• 19. 2. X-Ray Therapy (Cont) Bad side-effects are just now being seen (40 year gestation). (children cancer, women breast cancer). Most serious are cardio- vascular. We are studying this at the National Academy. In January and February of 2005 I had treatment with X-rays. Proton therapy would involve living in LA or Boston for 2 months, and I elected not to do that. I was given 72 Gy in 36 partitions (5 a week), so 2 Gy each time with radiation directed from 6 directions. (Full body radiation of 3 Gy results in a 50% probability of death.) The radiation field is defined by aperture definition close to the X-ray source. The new procedure is Intensity Modulated Radiation Treatment (IMRT). I didn’t have it.
    • 20. 3. Why Hadrons? Which Hadrons? Primarily because the radiation can be deposited, because of the Bragg peak, directly where the tumor is located (in all three dimensions). Thus minimal is done to surrounding healthy tissue (and also to the skin, which is the limit in X-ray treatment). In the 70’s, as I noted, we did the basic science at the Bevalac (2/3 of the time devoted to biology and medicine) to determine if heavy ions were advantageous and to carefully determine the proper dose for treatment. Carbon was determined to be the best (Bragg peak like Z2 , but nuclear fragmentation for the higher ions causes range straggling). Require 200 MeV protons or 400 MeV/u carbon.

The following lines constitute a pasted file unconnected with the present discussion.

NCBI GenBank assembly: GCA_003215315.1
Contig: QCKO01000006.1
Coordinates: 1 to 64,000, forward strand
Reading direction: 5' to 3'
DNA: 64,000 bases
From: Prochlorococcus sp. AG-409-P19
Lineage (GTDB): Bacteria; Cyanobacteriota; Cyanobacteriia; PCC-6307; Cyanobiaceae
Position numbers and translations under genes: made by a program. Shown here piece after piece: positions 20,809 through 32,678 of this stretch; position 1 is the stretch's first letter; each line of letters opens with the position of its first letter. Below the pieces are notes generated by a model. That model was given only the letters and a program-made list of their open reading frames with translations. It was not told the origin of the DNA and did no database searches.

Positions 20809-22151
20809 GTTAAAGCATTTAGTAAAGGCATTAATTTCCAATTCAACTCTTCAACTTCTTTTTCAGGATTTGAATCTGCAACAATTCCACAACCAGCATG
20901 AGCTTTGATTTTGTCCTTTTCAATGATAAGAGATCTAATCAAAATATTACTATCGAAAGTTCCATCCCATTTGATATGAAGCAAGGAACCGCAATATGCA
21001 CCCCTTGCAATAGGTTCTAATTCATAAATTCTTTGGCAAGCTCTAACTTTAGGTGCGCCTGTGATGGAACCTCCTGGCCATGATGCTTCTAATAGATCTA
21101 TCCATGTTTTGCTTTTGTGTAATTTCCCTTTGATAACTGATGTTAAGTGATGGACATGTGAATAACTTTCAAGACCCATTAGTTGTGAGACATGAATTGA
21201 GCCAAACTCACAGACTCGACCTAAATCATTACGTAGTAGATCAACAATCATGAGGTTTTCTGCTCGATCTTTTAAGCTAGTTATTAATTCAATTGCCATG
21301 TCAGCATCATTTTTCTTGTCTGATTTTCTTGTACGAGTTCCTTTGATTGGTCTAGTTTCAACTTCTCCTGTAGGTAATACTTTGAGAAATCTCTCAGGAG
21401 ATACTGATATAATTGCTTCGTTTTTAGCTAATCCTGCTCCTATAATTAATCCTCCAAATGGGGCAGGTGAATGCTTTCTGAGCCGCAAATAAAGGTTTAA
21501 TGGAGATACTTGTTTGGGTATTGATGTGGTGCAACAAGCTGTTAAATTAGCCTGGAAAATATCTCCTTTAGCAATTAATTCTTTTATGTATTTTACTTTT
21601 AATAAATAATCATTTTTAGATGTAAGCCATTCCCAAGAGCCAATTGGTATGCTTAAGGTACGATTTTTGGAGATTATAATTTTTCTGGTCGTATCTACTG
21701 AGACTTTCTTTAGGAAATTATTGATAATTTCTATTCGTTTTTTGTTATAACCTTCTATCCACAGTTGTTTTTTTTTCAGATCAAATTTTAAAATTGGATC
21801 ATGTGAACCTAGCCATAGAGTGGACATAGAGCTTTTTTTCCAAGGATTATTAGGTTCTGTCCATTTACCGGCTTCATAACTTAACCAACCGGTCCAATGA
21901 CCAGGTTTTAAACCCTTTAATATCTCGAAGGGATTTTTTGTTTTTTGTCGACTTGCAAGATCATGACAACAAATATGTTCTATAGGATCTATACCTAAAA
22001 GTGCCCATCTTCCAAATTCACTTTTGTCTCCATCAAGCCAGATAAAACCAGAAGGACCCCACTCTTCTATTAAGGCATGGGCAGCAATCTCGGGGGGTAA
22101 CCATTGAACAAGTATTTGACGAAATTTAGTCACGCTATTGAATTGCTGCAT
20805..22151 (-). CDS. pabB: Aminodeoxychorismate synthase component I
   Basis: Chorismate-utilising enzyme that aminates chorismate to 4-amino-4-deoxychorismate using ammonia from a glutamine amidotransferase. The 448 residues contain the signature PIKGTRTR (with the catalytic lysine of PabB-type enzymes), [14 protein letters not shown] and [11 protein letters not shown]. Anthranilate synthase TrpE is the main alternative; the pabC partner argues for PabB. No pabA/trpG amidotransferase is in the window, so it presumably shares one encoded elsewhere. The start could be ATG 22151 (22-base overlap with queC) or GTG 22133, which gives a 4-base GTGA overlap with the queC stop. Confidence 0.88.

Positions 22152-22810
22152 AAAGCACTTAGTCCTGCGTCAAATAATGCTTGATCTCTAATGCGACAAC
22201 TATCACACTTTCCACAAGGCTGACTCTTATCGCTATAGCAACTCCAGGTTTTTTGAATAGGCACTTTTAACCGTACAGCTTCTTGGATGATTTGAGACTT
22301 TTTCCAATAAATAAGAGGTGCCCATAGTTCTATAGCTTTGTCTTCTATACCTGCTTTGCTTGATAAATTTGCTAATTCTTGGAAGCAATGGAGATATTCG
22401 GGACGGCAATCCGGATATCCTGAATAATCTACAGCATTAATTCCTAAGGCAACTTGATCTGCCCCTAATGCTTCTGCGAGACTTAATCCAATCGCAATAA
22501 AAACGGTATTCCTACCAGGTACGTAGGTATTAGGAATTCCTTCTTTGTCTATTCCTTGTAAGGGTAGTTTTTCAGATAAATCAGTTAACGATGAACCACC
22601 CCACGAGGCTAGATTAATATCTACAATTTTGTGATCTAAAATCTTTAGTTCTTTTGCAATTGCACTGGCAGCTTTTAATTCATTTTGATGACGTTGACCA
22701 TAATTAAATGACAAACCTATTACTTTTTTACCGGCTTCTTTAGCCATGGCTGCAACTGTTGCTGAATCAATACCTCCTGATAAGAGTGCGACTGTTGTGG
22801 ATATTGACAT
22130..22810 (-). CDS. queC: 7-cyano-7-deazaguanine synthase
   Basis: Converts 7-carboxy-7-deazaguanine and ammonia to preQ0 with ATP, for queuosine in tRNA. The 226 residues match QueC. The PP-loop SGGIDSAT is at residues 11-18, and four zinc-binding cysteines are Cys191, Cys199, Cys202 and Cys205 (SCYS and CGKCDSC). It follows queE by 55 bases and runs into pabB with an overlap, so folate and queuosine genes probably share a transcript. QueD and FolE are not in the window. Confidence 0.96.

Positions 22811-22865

• 21. Proton and Carbon Cancer TherapyProton and Carbon Cancer Therapy The cancerous tumors are removed most efficiently by the ion radiation as it had been previously (1946) recognized by R. Wilson. [Radiological use of fast protons. Radiology 47:487-91, 1946]. The Relative Biological Efficiency RBE is at least 2 times better with ions compared to the X-rays. [A new method of treating leukemia at the Sloan Hospital in New York is by short lived α-emitters. They have to stick to the cancerous cells (??) and the energy deposited by radiation destroy the DNA].
    • 22. 3. Why Hadrons? Which Hadrons? (Cont) Comparison between proton and carbon therapy is only theoretical at this point, with a difference of “cost” of the accelerator and gantry of a factor of 4 and an overall facility difference of still a factor of 2. The carbon is more spatially localized (but it is unclear to me if this is medically important). The carbon is more than twice as effective (RBE) and the OER is more than 3/2 times better. (See next slide.) Bone and soft tissue tumors can be treated, by carbon, but not even by protons and certainly not with X-rays. The post- operative PSA of prostate cancer patients remained significantly lower (did not increase in time) compared to those treated by either protons or X-rays. Presumably the greater lethality of carbon kills the cancer resistant cells of X-ray or proton therapy; i.e., reduces cancer recurrence.
    • 23. 3. Why Hadrons? Which Hadrons? (Cont)
    • 24. 3. Why Hadrons? Which Hadrons? (Cont) It is clear that hadron therapy is in the future. Most impressive, is being able, for example to give 12 Gy in a single stage (three entry points) and so treat a patient in simply one visit (as is done at HIMAC). This should be contrasted with X-rays where the dose delivered in one location, and in one visit, is only 1/3 Gy. In all cases the number of fractionalizations is greatly reduced (typically one half) compared to X-rays and even protons. In some cases just one or two fractionalizations are adequate. Even the worst case (prostate cancer) only requires (about) 20 fractionalizations (compared to 36 for x-rays).